It is highly recommended that you do not try this yourself-rather hire an attorney to do it for you.
It is a complex procedure!
Law Offices of Lisa Beth Older
Plan for the Financial Aspects of your Divorce
April 10, 2017
Put together a good legal team that works with financial planners in your New York Divorce case. It will make all the difference in the world, especially if you are a high net worth litigant. A collaborative approach to divorce can make the martial assets go far when you are envisioning equitable distribution.
For instance, you must plan for the insurance needs for your children or spouse, especially if one or the other spouse lacks a job that provides for health insurance that covers the children. Additional insurance may be needed if there are obligations envisioned for child support, spousal support and life insurance requirements that are often found in a Separation Agreement or Stipulation of Settlement. In the event that you cannot afford a financial planner, at least consult with one. Below are a few tips to consider.
Before you get a divorce gather as many documents you can such as year-end statements from banks and stock accounts. Also gather credit card statements as the court will likely require you to exchange them in your divorce action. Also put those documents in a safety deposit box. The more you know about your family finances the more you will gain. You do not want to find yourself in a position of having to hunt them down after the divorce action is underway as it is expensive to subpoena them.
Also, be aware of your credit score. You can get a free credit report from karma.com, Know what you owe and know what your spouse owes as the court will likely split debts between the parties. You would be surprised what you can find on a credit card statement, such as items of marital waste such as gifts to girlfriends or excessive spending.
Be aware of possible safety deposit boxes as spouses often hid cash and jewelry in them when they face a divorce. You can ask your lawyer to put a freeze on them so your spouse does not have access to it.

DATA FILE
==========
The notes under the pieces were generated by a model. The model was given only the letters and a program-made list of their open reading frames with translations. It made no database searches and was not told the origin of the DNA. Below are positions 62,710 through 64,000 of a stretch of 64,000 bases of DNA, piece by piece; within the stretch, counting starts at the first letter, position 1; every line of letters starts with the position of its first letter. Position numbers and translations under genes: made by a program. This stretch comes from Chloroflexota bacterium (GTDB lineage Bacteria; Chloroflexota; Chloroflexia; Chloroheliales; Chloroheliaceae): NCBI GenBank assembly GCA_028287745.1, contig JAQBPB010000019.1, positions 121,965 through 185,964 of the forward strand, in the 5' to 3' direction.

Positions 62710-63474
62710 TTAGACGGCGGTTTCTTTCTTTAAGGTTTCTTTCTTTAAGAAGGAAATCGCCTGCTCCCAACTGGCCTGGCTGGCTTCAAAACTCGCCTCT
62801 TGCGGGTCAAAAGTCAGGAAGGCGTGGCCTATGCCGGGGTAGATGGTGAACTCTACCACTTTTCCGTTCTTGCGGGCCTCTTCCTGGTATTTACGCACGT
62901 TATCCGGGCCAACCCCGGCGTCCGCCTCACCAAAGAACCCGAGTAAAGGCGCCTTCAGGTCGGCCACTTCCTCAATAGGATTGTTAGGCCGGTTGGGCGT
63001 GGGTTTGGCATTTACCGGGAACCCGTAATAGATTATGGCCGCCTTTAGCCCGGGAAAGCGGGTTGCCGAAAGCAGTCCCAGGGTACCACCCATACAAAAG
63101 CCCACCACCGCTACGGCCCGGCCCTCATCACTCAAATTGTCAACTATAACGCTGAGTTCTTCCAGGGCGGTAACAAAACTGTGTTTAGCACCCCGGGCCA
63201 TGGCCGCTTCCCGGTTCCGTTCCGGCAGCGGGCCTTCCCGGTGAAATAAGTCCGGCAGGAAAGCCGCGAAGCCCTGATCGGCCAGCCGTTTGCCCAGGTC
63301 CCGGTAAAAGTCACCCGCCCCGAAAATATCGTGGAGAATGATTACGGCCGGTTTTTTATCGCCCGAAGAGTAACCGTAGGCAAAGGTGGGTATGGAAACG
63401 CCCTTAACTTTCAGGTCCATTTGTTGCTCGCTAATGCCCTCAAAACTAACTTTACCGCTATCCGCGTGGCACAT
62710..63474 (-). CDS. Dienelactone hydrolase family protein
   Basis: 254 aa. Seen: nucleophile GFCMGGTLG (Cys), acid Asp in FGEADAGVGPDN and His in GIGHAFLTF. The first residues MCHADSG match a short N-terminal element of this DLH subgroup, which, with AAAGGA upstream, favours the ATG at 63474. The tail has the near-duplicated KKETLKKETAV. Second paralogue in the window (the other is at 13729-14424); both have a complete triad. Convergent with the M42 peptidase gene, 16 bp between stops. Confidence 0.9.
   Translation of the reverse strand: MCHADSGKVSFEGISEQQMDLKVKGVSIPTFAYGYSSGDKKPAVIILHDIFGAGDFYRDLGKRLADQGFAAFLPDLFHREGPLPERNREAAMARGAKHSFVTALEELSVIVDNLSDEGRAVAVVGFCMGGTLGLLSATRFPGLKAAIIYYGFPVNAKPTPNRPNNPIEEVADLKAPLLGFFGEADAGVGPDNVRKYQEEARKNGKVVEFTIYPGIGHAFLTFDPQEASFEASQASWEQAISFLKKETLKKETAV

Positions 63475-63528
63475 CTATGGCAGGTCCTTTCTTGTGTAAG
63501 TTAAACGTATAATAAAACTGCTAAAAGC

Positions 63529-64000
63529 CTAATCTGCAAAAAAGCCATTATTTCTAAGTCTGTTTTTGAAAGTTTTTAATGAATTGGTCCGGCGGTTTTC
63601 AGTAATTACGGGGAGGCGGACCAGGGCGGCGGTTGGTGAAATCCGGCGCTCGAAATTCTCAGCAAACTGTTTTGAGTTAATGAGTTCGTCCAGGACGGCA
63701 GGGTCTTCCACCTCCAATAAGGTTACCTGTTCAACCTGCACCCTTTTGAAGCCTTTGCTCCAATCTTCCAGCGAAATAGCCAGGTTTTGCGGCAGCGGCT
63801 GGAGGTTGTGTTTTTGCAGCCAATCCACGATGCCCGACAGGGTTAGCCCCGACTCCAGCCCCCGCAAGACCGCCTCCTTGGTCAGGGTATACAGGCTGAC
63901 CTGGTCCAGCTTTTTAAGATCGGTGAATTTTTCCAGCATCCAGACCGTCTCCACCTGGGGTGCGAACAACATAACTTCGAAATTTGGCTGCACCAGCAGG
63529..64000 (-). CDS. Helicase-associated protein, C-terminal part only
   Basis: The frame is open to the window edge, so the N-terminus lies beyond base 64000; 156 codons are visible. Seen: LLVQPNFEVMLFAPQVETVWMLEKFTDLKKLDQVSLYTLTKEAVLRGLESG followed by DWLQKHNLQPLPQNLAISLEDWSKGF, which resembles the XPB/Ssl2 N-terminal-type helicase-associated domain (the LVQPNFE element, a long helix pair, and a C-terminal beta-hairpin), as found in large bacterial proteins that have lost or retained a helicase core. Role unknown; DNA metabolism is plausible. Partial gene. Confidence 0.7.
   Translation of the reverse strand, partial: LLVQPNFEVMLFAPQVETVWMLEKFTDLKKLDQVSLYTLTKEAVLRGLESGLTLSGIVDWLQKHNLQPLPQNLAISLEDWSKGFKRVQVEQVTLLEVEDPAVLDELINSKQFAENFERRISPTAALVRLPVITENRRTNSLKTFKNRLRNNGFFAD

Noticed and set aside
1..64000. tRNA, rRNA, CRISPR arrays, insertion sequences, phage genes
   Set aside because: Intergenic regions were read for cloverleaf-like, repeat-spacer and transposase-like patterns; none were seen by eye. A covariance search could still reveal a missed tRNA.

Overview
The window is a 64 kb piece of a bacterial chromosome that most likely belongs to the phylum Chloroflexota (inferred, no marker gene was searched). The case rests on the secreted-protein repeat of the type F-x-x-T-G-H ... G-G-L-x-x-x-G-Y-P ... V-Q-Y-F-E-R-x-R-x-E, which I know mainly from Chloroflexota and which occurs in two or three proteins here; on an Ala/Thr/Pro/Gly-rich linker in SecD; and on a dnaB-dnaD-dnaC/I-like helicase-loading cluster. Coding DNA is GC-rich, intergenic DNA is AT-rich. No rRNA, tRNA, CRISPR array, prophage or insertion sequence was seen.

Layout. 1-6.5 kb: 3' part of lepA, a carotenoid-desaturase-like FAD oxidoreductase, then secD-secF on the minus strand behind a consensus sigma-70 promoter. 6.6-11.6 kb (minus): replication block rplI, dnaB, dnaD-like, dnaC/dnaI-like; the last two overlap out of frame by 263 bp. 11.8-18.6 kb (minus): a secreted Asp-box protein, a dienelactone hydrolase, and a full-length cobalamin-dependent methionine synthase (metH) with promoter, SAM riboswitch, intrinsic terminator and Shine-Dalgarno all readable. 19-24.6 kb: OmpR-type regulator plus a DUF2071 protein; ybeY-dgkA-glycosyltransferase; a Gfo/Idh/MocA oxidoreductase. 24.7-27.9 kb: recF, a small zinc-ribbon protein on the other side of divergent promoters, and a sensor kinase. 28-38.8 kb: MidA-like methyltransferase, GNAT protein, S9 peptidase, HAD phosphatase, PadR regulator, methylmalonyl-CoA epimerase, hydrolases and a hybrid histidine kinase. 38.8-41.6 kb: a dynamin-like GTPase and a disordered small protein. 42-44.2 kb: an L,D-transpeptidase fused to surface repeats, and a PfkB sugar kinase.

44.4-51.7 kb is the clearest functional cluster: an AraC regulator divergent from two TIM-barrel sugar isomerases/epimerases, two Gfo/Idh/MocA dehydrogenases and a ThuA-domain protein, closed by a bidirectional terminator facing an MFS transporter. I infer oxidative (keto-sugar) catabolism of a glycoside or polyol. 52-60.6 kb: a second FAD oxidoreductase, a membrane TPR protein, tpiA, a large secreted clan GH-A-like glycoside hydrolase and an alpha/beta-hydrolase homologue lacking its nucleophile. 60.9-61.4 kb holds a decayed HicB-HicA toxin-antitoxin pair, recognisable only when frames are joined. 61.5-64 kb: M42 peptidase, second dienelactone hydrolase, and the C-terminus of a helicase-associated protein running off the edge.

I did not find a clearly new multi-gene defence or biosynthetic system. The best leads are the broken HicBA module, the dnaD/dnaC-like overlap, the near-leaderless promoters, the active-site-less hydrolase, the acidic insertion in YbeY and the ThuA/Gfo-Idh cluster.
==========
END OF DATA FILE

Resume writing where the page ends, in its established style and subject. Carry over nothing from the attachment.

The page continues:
Try to get a hold of as many tax returns as you possibly can. You can normally order them from the IRS or get them from the family accountant who prepared your tax returns jointly. You are entitled to them and the court will likely need them to make financial determinations on your divorce case.
I hope you found this article helpful!
What can happen in a Divorce in New York if you purchased a home during the marriage with your savings and then put the deed in your you and your spouse’s name?
March 31, 2017
I always advise my clients when they seek my help drafting a prenuptial agreement to keep their property separate. So, what happens if you have $100,000 in your account before you marry, but then get married and use that $100,000 to buy a home, putting your spouse’s name on the deed as a joint tenant?
Well, unless you can show the court that you never intended it to be a gift there is a chance the court will deem the property that you bought with your own money as marital property subject to distribution between both parties. In other words, a court could (or maybe not) rule that you gifted away the $100,000,00 if during divorce you cannot show the Court that the $100,000.00 can be traced back to your separate bank account. This has been recently illustrated in a case entitled IACONO v. IACONO (App Div, 2nd Dep’t) In that case the husband claimed he used his own money earned before the marriage to purchase the marital residence. The plaintiff claimed that his $105,000 from the sale of separate property was used to purchase the parties' marital home held jointly. The higher court held that the husband’s $105,000 was converted into marital property because the husband failed to establish with clear and convincing evidence the specific amount of money that he had before the marriage and did not show that he comingled his funds with his wife for convenience purposes only. The lesson to be learned in New York Divorce cases is to try to keep your savings and assets that you had before the marriage separate from that of your spouse.